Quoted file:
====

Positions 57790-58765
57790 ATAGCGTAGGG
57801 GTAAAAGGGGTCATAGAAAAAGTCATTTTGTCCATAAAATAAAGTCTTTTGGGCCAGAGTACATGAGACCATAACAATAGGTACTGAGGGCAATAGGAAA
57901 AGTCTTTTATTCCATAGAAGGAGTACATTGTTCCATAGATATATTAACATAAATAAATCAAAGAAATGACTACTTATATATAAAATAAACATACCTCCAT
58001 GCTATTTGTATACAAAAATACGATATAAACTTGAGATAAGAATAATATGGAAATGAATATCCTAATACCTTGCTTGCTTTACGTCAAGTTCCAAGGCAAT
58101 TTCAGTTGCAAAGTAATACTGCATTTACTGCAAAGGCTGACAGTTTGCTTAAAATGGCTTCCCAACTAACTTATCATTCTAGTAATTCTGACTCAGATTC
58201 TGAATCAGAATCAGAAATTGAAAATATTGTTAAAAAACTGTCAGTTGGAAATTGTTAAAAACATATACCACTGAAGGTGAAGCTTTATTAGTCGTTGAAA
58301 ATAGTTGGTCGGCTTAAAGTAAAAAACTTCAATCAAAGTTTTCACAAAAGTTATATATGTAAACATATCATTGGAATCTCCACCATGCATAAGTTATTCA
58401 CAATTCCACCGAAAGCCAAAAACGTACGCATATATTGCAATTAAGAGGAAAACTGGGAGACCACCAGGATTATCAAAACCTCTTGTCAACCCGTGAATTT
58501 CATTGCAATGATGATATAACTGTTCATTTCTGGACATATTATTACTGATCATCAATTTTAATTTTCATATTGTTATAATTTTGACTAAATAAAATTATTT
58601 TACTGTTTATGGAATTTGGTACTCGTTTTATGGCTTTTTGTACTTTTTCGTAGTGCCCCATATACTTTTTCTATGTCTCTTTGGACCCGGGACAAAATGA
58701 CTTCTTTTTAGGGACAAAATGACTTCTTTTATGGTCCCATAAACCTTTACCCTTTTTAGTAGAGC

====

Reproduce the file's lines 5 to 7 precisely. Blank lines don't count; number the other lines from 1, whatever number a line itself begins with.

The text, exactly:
58001 GCTATTTGTATACAAAAATACGATATAAACTTGAGATAAGAATAATATGGAAATGAATATCCTAATACCTTGCTTGCTTTACGTCAAGTTCCAAGGCAAT
58101 TTCAGTTGCAAAGTAATACTGCATTTACTGCAAAGGCTGACAGTTTGCTTAAAATGGCTTCCCAACTAACTTATCATTCTAGTAATTCTGACTCAGATTC
58201 TGAATCAGAATCAGAAATTGAAAATATTGTTAAAAAACTGTCAGTTGGAAATTGTTAAAAACATATACCACTGAAGGTGAAGCTTTATTAGTCGTTGAAA